Reading log: June 2009

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Books bought this month: “Pulp Culture,” Frank M. Robinson and Lawrence Davidson; “The Circus of Dr. Lao and Other Improbable Stories,” ed. Ray Bradbury.

Books read this month: “Farewell Summer,” Ray Bradbury; “From the Dust Returned,” Ray Bradbury; “Collected Shorter Plays,” Samuel Beckett; “Vanishing America,” Michael Eastman; “Metropolitan Diary,” ed. Ron Alexander; “Near-Life Experiences,” Jon Carroll; “A Purple Place for Dying,” John D. MacDonald.

Halfway through 2009, I’ve read 31 books, including seven this month. Also note that this month I limited my purchases to two. Progress on two fronts! (I own an embarrassing number of unread books.)

Bradbury, “Farewell Summer” (bought in 2007): In May I reread “Dandelion Wine” for the first time in 30 years. This month I followed up with the 2006 sequel, which is slimmer but has more plot. Supposedly at least part of the book comprised leftovers from 1957’s “Dandelion,” but with its preoccupation with the elderly and the passage of time, “Farewell Summer” reads more like a product of the octogenarian Bradbury. A lot of people found it a letdown, but I think they were romanticizing the original. And I thought the sequel’s “controversial” ending audacious and funny.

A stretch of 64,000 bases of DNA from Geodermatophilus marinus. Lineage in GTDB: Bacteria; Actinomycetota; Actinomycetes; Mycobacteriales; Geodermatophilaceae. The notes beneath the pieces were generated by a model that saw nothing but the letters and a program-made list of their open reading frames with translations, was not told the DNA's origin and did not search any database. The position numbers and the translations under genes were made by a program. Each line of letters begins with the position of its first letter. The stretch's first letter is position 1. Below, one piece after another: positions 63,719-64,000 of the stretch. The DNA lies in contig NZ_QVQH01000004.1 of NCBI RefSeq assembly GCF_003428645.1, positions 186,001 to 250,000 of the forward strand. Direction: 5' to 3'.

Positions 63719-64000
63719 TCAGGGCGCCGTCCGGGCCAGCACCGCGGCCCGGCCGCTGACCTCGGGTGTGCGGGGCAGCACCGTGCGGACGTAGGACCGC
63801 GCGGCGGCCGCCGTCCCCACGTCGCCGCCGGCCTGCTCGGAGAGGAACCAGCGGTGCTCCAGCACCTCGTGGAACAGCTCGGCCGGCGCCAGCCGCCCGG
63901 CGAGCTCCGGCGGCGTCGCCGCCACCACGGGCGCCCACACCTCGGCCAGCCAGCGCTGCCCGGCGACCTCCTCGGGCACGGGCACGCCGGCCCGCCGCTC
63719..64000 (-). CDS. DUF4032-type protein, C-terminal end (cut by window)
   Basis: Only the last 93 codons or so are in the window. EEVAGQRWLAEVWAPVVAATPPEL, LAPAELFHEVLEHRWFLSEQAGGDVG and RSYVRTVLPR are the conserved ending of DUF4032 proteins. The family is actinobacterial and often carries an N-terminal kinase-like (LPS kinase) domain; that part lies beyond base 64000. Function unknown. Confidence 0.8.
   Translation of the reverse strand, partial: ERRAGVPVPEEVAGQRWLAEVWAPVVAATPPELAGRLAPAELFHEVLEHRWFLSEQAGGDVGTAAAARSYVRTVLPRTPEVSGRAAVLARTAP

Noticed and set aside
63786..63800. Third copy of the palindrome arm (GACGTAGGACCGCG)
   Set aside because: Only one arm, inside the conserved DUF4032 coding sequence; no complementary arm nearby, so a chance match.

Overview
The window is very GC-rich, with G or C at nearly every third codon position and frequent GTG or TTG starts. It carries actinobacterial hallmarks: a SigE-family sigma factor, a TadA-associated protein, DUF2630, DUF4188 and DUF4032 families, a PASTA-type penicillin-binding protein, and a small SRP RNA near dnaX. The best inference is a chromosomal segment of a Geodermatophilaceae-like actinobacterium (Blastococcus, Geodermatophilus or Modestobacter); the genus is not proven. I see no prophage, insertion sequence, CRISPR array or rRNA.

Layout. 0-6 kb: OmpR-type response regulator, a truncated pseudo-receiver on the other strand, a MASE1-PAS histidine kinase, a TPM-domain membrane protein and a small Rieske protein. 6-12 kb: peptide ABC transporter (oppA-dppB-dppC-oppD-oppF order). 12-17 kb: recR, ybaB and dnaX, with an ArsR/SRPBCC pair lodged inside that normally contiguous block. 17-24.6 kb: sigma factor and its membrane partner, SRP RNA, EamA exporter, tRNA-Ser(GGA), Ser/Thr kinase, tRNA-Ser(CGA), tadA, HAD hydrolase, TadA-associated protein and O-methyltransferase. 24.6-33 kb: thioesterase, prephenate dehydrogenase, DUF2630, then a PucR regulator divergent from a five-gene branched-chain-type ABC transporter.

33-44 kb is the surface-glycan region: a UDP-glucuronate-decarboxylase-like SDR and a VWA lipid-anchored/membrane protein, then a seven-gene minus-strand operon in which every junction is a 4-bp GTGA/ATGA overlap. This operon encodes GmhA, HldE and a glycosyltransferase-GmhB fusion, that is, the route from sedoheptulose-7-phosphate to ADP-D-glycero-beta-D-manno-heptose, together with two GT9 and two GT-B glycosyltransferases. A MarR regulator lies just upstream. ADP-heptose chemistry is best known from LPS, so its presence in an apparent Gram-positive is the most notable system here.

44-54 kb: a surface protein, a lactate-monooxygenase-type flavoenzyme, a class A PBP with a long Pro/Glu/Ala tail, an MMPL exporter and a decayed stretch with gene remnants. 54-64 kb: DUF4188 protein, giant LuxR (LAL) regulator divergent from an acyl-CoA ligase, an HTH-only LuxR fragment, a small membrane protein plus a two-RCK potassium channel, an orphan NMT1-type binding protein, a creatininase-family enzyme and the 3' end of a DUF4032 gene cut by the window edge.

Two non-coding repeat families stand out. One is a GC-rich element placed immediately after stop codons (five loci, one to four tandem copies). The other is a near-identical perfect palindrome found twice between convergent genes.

Bradbury, “From the Dust Returned” (bought 2002): Continuing my march through Bradbury’s latter-day output, I turned to 2001’s “From the Dust Returned.” Like his pseudo-novels of the ’50s (and “Dust” has been in the works that long), this is really a story collection with interstitial elements. Delicate, lyrical and mysterious, and largely successful.

Beckett (bought at the college bookstore circa 1986): I liked “Waiting for Godot” and then bought this book, which compiles 29 short plays. (Now how much would you pay?) And then didn’t read it for more than 20 years. It still has the Illini Union Bookstore sticker on the back. “All That Fall,” “Krapp’s Last Tape” and “The Old Tune” are particularly good. Some of the rest might be improved by seeing them live. Some, which consist almost entirely of diagrams and stage and lighting directions, barely exist on the page at all. Now that’s minimalism.

Eastman (bought in April): This photography book features still lifes, without people, of charming and/or decrepit storefronts from around America, especially the photographer’s native St. Louis. You’ll know from that description whether that appeals to you. I liked it. Not high art, but not gimmicky — just a sober meditation on America, commerce and transience.

Carroll (bought in 2007 at Book Baron’s closeout sale): This is a collection of Carroll’s 100 (alleged) best feature columns from his first decade (’83-’92) at the SF Chronicle. A cat lover, gardener and father, Carroll’s perspective isn’t for everyone, but most of these hit the mark for me. Disarmingly funny and disarmingly touching. My favorite: “Cold Hands, Warm Heart,” p. 77, in which he wistfully recalls walking through the snow with his young daughter.